This month an iconic US office supply company Staples Inc., announced it will close as many as 12 percent (225) of its North American stores and cut as much as $500 million in costs.
The plans to cut costs come from both competitive pressures from online retailers, as well as general underperformance.
Here are 5 key things the news teaches millennials, as well as all professionals about how to approach business and life:
1. Loyalty Is A False Security
Many of the people who will be jobless or job-searching following the store closures may have been with Staples 5,10,15 or even 20+ years. Decades ago, this type of longevity correlated with a sense of loyalty to the business.
However when the axe comes down, your personal feelings of loyalty and belief that you've served well so you should be protected, aren't going to matter.
You can't rely on good will and loyalty to secure your work or financial future, you can only rely on you and your ability to foresee industry direction and add value.
2. Innovate At All Times
One of the biggest pieces of criticism about the Staples news, is the sheer size of the shake up. It brings on questions about why things had to get to such a magnitude before action was taken, which may have significantly altered the landscape.
As a Millennial or professional, you can't afford to ever rest on your laurels. Treat every day as going from hero to zero, and continuously look for ways to streamline processes, reduce cost, or increase revenue.
Ask yourself everyday "how can I add more value to myself and my company".
If you are adding tangible, visible value, you at least mitigate your risk of being affected.
3. Management Is Dying
The traditional version of management I believe is well and truly dying. By traditional, I mean government-like layers of management, which simply result in a longer time for decisions, communication red tape, and quite simply a top heavy organisation with not enough people executing.
Not only will this apply to Staples, but so too for Zappos, who recently announced plans to strip management out of their business.
It simply shows that if you aren't in a position where you are making a quantifiable, accountable impact on your business, then you are in trouble.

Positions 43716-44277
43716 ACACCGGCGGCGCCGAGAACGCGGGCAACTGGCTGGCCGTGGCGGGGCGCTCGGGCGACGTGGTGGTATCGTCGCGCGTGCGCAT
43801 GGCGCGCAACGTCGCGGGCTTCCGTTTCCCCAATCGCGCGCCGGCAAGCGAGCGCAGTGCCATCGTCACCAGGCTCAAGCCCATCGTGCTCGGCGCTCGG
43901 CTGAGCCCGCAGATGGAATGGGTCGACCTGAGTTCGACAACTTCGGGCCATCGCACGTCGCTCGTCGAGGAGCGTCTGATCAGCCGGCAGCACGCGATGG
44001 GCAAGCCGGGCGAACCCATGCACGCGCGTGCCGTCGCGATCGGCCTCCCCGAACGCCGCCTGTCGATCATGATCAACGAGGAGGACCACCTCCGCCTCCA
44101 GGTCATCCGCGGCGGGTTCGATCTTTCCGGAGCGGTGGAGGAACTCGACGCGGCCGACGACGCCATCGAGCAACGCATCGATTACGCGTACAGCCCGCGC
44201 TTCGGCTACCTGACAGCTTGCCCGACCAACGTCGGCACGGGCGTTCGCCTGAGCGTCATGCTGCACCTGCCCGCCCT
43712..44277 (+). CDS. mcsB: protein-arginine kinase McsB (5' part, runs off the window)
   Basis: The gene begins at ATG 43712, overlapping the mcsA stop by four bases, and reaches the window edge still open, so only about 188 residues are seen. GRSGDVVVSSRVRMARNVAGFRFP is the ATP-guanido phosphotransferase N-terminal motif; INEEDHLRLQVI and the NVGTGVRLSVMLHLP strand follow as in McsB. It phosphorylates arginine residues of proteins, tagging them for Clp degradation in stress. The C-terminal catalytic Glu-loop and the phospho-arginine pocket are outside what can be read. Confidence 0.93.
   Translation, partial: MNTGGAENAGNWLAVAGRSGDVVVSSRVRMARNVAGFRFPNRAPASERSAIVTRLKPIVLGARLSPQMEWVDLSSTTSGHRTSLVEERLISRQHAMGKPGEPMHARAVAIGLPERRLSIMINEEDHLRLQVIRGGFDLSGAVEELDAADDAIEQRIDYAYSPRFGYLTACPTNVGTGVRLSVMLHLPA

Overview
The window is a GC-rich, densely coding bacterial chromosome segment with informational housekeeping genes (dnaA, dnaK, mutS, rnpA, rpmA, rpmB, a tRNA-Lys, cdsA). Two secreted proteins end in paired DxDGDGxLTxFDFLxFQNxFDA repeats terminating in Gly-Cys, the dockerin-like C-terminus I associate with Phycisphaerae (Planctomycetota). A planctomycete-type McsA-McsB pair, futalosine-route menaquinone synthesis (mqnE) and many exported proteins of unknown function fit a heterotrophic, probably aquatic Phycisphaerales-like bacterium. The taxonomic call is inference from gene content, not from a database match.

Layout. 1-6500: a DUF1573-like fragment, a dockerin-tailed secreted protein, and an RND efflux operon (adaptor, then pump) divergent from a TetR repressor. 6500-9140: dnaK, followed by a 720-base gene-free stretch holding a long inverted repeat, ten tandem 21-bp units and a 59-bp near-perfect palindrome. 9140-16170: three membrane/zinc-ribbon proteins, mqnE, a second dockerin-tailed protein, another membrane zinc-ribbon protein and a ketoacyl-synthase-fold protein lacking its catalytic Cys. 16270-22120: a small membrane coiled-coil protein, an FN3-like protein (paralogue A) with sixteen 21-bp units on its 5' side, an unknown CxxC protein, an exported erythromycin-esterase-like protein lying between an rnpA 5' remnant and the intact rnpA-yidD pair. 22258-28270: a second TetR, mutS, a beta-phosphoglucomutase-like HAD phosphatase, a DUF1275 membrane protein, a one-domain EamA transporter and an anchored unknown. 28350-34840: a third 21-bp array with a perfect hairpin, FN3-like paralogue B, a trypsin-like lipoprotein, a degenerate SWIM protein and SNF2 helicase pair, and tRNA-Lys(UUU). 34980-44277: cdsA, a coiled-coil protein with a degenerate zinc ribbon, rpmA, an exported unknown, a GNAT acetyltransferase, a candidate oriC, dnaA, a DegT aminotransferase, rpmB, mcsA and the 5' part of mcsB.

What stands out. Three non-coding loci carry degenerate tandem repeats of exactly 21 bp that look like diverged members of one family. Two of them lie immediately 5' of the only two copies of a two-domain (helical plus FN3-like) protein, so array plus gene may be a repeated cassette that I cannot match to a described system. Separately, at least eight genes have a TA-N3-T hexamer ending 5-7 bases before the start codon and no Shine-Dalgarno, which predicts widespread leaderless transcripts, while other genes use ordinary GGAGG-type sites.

4. Create and Convey Quantifiable Value
Staples like most businesses, were likely scarred by people and projects which felt that just getting the job done was enough.
In fact, not even innovating is enough unless it has a quantifiable value to yourself and the business.
Whenever you think about a project to begin, a sale to be made, or an action to take, make sure you quantify the impact. For example "I believe this project will reduce cost in this area by 10%", and make sure this equates to enough to cover the costs - not, "I think we should put in this nice software to make the process better".
This does two things:
a. It presents business value. You can measure in advance, and after, whether the benefit was achieved and that you are moving in the right direction.
b. It is a great selling point for you at promotion time or when looking at new jobs. Wouldn't you rather have a CV which says "I was able to cut costs by 10%, or $500,000, within my first year", rather than "I was responsible for putting in a software project".
5. Have Industry Vision, and Stay Relevant
When it comes to looking at where you want to work, it pays to do regular research and to think with vision about your industry. To maximize your value and income, look for industries with high visionary growth/sustainability and avoid ones where the writing is on the wall. Or, if you like a particular industry, simply think about where the trends are going.
For growth examples, think about:
a. Move into an industry like Life Sciences/ Pharmaceuticals which is ever growing (people will keep living and getting older)
b. Move toward areas with high online growth that is exposing traditional businesses in that area
For examples of staying relevant:
a. Think back to Kodak prior to their demise - people worked there thinking they were in the 'photo/polaroid' business. However, if they realized they were actually in the 'memories' business, then they might have moved on to other companies with technologies like online or digital printing.
b. Think then about current industries - for example, airline employees don't work for an airline company, they work for a transportation company. Maybe in a few years they should be moving to Elon Musk's Hyperloop (high speed trains), or join a teleportation company - to grow with the industry before the tool which provides the transport outcome becomes obsolete.
Leigh Fletcher is a millennial sales executive, blogger and entrepreneur, with a passion for sales improvement strategies.
Leigh writes practical articles with a focus on leveraging personal experience to help others learn new skills in selling or simply refine existing skills. You can learn more at Leigh-Fletcher.com, and like below to keep up with his strategies.